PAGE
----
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Got a game you don’t want? Here’s what to do

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You told your relatives you already had a copy of Grand Theft Auto V. You made it very clear to Santa that you didn't own a Wii U, so there was no need to bring you Super Mario 3D World. But somehow, you once again ended up with games you either already own, didn't want, or can’t play.

Now what?

If you're especially lucky, your gift-giver included a receipt. But if not, take hope: there are plenty of ways to get cash or credit for those unwanted titles in your game library. The trick is getting the most for them.


Typically, the best bet is to trade back games for credit rather than cash. Game retail giant GameStop, of course, is always a safe (if not very lucrative) bet. It's also one of the easiest places to find with locations in countless malls across the country.

While it's possible to exchange games for cash at GameStop, you're much better off swapping them for store credit, since the company puts a much higher value on trades. If you're not a PowerUp Rewards member (which costs $15 per year), it worth considering, as that will significantly increase the value of your trades, sometimes by a couple of bucks per title. Trade in frequently and you’ll make up that $15 in a jiffy.

GameStop also has regular promotions where it offers bonuses on trades, and it's not uncommon for the store to offer extra in-store credit for certain hot items, boosting their value anywhere from 30 to 90 percent. The store's weekly circulars are worth a look, as are several gaming forums. Don’t miss CheapAssGamer, a terrific source of trade bonuses.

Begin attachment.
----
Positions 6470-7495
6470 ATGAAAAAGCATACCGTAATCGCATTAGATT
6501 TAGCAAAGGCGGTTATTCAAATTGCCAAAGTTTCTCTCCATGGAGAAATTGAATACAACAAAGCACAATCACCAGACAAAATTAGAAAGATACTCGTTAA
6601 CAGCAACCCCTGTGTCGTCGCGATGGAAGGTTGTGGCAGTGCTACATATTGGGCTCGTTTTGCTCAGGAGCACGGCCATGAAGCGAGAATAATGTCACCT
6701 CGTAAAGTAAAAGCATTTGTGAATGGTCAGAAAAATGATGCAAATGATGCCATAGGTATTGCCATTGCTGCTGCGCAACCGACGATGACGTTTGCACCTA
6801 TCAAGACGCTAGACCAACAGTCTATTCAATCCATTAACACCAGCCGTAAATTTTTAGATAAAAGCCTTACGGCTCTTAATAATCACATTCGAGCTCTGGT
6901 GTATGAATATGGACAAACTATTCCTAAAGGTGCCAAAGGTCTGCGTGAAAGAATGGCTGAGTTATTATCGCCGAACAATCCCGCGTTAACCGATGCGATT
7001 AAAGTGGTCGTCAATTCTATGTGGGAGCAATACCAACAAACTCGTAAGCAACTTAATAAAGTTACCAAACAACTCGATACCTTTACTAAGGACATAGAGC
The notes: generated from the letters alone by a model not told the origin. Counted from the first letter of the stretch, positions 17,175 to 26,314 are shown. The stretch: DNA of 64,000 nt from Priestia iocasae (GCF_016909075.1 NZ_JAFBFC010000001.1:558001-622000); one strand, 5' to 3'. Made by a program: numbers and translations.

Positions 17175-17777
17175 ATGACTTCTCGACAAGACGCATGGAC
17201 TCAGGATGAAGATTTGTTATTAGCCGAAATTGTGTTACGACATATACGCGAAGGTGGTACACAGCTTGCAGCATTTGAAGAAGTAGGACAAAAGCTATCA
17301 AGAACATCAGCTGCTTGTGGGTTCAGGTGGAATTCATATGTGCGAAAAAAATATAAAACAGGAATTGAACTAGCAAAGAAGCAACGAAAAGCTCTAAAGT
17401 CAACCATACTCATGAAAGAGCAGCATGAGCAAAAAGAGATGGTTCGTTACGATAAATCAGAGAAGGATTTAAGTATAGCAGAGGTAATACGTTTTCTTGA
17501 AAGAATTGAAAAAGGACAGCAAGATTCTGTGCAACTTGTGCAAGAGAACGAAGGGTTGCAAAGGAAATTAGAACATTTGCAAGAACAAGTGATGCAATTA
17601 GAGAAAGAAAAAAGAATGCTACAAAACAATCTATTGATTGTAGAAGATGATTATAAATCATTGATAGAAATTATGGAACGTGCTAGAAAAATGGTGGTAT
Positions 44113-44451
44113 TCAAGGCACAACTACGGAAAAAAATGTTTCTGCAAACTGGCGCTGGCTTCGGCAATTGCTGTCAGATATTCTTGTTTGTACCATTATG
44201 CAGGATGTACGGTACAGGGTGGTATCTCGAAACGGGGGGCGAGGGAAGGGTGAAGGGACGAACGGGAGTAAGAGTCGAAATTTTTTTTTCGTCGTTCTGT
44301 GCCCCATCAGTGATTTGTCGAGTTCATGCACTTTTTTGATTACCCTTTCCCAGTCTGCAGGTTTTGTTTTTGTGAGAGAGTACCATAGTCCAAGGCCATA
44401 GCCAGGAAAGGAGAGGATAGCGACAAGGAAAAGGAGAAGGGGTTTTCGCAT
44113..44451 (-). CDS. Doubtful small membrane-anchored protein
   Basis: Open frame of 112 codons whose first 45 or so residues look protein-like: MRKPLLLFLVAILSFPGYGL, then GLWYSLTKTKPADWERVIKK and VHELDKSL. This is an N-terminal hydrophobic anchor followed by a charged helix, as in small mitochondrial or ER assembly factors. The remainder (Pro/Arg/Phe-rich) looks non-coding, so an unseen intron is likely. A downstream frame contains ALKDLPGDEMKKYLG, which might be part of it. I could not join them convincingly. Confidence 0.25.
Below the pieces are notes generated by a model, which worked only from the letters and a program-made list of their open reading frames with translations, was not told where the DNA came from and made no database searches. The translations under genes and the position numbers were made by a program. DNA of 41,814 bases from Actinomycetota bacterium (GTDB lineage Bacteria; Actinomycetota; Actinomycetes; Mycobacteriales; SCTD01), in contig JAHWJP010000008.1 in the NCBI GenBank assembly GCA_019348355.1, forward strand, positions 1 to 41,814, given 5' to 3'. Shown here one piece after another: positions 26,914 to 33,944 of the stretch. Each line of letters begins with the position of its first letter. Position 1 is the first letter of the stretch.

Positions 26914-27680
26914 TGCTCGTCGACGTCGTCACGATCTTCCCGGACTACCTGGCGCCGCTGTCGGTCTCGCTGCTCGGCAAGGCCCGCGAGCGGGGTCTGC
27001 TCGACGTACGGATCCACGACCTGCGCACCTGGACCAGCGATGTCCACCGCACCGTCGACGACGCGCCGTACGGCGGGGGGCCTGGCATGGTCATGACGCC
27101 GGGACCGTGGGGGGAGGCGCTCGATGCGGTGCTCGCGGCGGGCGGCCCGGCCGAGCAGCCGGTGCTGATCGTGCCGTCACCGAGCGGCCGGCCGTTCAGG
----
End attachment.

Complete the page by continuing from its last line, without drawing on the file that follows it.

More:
If you want to know what GameStop's really interested in, though, the company lists specials and the trade value of some big titles and hardware on its website.

Looking to get an idea on the value of all of the games you want to trade in, not just a select few? Skip GameStop -- Best Buy and Target list their prices for all games online. You can get an extra 10 percent on your trades at Best Buy, also, if you're a member of their Unlocked Gamers Club.

Similarly, Amazon accepts game trade-ins for credit. If you choose that retailer, though, you'll need to have a little patience.

Amazon's service is pretty straightforward: Enter the titles you want to dispose of and you’ll see their trade value. Assuming that’s acceptable, you print out a free shipping label, box them up and drop them off at the nearest UPS location. A week or so later, your Amazon account will receive a credit in that amount, which you can use on games or anything else the site carries. You can get instant credit, too, but you'll have to guarantee it against a credit card.

So who's paying best right now? That fluctuates frequently, but interestingly, Best Buy was outperforming the others at the time we put this piece together.

For a copy of the solid Xbox One game Dead Rising 3, for instance, GameStop was paying $27 ($29.70 for PowerUp Rewards members), Amazon would give you $28.57, and Best Buy was offering a whopping $40.

Keep in mind that by the time you read this, everything could -- and likely will -- have changed a bit, so be sure to check around.

Not interested in store credit? If you’re looking for real world cash, there’s always the old standby eBay, of course. There's also Glyde, an online marketplace for electronics, but one that doesn't charge for listings. And if you simply want to trade your game for another, sites like Goozex will help match you up with others looking to swap their games. You won't get rich trading or selling those unwanted games, but at least you might find something you're more interested in playing.

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